Furthermore, van Dijck and Poell (2018) argued that there is value in looking at educational technologies (i.e., beyond repurposed social media) not just “as tools, but as platforms, driven by a complex interplay between technical architectures, business models, and mass user activity” (p. 579, emphasis in original). In short, if “Facebook is for getting likes” (Frier, 2020, p. 234), researchers and students might wonder what Canvas is “for”—that is, how does a platform communicate success, and does it correspond with success as defined by educators? Careful examination of educational technologies may reveal ways in which they “are pushing a new concept of learning that uproots or bypasses the values that are fundamental to publicly funded education” (van Dijck et al., 2018; see also Kerssens & van Dijck, 2021). Thus, Williamson’s (2017) careful consideration of the popular ClassDojo app raised concerns about shoring up surveillance and behaviorism, and Krutka and colleagues’ (2021) technoethical audit of Google identified underlying values that are at odds with educational ones.
Designers—instructional and otherwise—create environments where certain behaviors are encouraged and others are discouraged. It is, therefore, critical that they reflect on their ethics and values—and how they inform design (Gray & Boling, 2016). Then, instructional designers could conduct their own technoethical audits (Krutka et al., 2019) of learning management systems (LMS) and other technology platforms like Zoom (Krutka et al., 2020) to determine how they support or conflict with those ethics and values. If, for example, an online class is committed to respectful and deep discussion that also protects students (particularly those most often targeted), instructional designers might ask how discussion boards and other LMS features promote—or dissuade—those values. Based on that evaluation, designers might prompt teachers to democratically establish explicit class norms with students, rather than allow the LMS to implicitly establish norms through its design.
What values are programmed into the apps, ed tech platforms, and repurposed social media sites that are being used in (and out of) classrooms all over the world? Do those who retrieve data from these platforms for data-intensive educational research (e.g., Baker & Siemens, 2015; Greenhalgh et al., 2021; Kimmons & Veletsianos, 2017; Rosenberg et al., 2021) look for miseducational values embedded in these “big data” or assume them to be objective (see D’Ignazio & Klein, 2020) and inherently educational? Is the design of a platform discriminatory and miseducative (Benjamin, 2019; Noble, 2018)? Again, consulting communities of color—as one step in the process of design—can be a way to minimize miseducative impacts.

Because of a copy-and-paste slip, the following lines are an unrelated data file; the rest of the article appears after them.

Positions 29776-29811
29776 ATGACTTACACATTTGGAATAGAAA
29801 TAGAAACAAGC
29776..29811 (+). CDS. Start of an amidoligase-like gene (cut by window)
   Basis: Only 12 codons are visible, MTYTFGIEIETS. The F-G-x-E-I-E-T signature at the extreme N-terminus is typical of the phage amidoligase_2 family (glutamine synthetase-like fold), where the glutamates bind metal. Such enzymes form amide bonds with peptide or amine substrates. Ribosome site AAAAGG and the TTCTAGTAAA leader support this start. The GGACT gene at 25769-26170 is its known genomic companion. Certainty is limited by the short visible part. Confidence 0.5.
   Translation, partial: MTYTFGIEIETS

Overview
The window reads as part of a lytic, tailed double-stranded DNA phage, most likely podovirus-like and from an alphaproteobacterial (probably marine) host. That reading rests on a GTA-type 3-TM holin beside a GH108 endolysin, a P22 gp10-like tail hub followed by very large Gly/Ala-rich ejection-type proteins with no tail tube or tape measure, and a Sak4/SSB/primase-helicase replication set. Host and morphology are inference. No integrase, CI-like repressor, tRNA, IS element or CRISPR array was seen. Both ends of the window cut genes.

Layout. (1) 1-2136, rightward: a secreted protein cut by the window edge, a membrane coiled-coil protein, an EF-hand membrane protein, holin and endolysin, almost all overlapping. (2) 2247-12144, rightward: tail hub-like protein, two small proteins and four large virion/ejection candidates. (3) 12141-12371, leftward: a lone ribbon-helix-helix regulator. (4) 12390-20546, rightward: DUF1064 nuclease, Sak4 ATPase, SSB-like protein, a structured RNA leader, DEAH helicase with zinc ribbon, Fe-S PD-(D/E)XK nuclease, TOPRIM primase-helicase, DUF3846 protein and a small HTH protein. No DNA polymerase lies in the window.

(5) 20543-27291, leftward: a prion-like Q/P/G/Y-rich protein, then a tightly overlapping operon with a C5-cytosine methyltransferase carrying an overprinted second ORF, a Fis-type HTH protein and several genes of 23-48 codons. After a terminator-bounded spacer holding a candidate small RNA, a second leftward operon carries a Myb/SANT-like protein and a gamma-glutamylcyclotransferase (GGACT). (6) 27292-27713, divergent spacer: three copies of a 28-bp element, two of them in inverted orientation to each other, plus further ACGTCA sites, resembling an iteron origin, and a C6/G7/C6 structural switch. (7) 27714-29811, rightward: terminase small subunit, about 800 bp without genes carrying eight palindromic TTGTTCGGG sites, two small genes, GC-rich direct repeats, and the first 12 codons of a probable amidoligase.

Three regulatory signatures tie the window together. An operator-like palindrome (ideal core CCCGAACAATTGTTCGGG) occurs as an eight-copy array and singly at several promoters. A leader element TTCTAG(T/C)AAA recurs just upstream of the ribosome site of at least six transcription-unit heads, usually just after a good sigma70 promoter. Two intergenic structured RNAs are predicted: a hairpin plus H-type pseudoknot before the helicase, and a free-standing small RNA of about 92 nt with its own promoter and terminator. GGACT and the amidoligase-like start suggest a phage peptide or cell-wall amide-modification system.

Studying the Relationship Between Informal Miseducation and Formal Education
Research on informal learning often expresses a hope or expectation that it will subsequently influence learning in formal settings. For example, in introducing their research on the use of social media in secondary writing instruction, Galvin and Greenhow (2020) noted that this phenomenon is inspired by the vast amount of writing young learners are already doing on social media and by work that conceptualizes this informal writing as supporting formal writing. Yet, the possibility (even likelihood?) of the informal learning of White nationalism and conspiracy theories on platforms such as Gab, Parler, or Facebook turns these assumptions on their head—and raises the importance of a formal education that can withstand and undo any informal miseducation students are undergoing. Indeed, Koul (2020) reported on teachers’ responses to students’ bringing conspiracy theories into class, and research suggests that students who are asked to evaluate evidence on a controversial issue often ignore credible evidence for what they have previously learned online (Crocco et al., 2018).